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Cut Hazards in the Commercial Kitchen

Cut Hazards in the Commercial Kitchen

Cuts are not only a danger to the employee but customers are put at risk too whenever an employee slices their finger open. Life threatening illnesses like HIV and Hepatitis can be transferred through human blood. So it is important that commercial kitchen workers take extra care when handling or working with sharp objects.

Potential Hazards

Restaurant workers are most at risk of cut or puncture injuries when performing the following tasks:

A finger with a bandage on it
  • Knife cuts. A lot of food preparation tasks require workers to use knives or other manual cutting tools. As workers rush to get batches of food ready for cooking or serving, a simple slip of the hand can result in a sliced finger.
  • Cleaning the restroom. Needles are a concern when cleaning restrooms because diabetic customers may not properly dispose of their used needles.
  • Cleaning up broken glass. Shards of glass can be razor sharp. If the employee tries to clean a broken cup or plate up with their hands, they can easily be cut.
  • Automatic cutting equipment. Food slicers help food prep workers prepare orders quickly, but the spinning blades pose a threat to workers that fail to heed safety procedures.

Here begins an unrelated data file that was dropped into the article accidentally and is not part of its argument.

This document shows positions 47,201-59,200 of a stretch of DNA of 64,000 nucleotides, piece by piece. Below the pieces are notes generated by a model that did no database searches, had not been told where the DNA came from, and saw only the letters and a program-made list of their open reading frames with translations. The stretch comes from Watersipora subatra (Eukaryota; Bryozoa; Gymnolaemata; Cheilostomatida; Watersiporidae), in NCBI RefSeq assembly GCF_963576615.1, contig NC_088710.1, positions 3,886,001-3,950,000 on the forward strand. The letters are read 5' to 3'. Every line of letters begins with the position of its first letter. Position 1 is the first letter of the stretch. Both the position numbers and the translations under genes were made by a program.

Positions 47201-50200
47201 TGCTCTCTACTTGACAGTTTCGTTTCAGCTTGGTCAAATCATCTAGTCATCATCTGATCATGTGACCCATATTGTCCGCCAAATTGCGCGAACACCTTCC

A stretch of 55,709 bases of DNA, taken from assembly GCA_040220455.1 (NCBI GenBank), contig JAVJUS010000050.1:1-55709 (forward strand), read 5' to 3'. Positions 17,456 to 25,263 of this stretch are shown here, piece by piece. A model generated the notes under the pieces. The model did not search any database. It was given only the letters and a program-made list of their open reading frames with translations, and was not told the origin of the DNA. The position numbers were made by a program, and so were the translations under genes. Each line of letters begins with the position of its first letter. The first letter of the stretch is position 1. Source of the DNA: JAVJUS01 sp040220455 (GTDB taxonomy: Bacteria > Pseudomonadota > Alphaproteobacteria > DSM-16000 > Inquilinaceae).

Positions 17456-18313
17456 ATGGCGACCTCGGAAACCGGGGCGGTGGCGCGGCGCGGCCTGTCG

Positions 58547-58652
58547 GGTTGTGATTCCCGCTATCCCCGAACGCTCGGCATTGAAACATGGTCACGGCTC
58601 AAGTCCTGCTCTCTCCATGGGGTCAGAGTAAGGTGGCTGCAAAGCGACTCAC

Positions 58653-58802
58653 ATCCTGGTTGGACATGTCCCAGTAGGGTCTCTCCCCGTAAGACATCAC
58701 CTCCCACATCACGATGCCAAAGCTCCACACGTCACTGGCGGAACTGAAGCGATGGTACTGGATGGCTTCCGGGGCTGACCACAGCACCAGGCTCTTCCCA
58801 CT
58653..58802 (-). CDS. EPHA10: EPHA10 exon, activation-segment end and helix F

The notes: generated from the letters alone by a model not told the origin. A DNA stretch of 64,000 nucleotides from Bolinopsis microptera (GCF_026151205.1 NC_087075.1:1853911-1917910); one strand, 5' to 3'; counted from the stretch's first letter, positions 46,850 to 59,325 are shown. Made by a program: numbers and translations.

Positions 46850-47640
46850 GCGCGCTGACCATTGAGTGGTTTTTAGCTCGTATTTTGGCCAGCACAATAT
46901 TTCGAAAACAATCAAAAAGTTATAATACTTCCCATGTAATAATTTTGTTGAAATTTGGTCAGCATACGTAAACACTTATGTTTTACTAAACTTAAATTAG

What Employees Can Do to Protect Themselves

Restaurant employees are responsible for following all safety and training guidelines given to them by managers. The following list highlights some safety tips for employees to follow when performing cutting tasks in the kitchen:

  • Follow safety guidelines. When handling professional cutlery, there are several safety tips workers can follow to protect themselves from harm.
    » Learn More
  • Avoid talking to coworkers. Talking with someone while using a knife or other cutting tool is distracting and can result in a cut finger.
  • Do not crush garbage bags. Sharp objects inside the bag will poke through and cause injury.
  • Store knives properly. Do not store sharp objects in a drawer with the cutting edge exposed; this can damage the blade and injure a person reaching into the drawer. Knife racks are specifically designed to safely store cutlery.
    Gloved hands holding a knife
  • Use hand protection. Cut resistant gloves are made of a wire mesh surrounded by nylon or other durable material. The wire mesh helps protect hands from cuts while the nylon makes them comfortable and washable.
  • Do not touch needles. Guests that require insulin or other injected medications may leave their used needles on the table or in the restroom. Do no pick them up. Contact your supervisor to properly dispose of them.
  • Use a pusher block. Pusher blocks or the automatic slicing feature on commercial slicers keep the operator’s fingers away from the spinning blade.
  • Do not use a glass to scoop ice. The glass can break and cause cuts and will contaminate the entire bin of ice. Plastic scoops are the only products NSF certified for safe ice handling.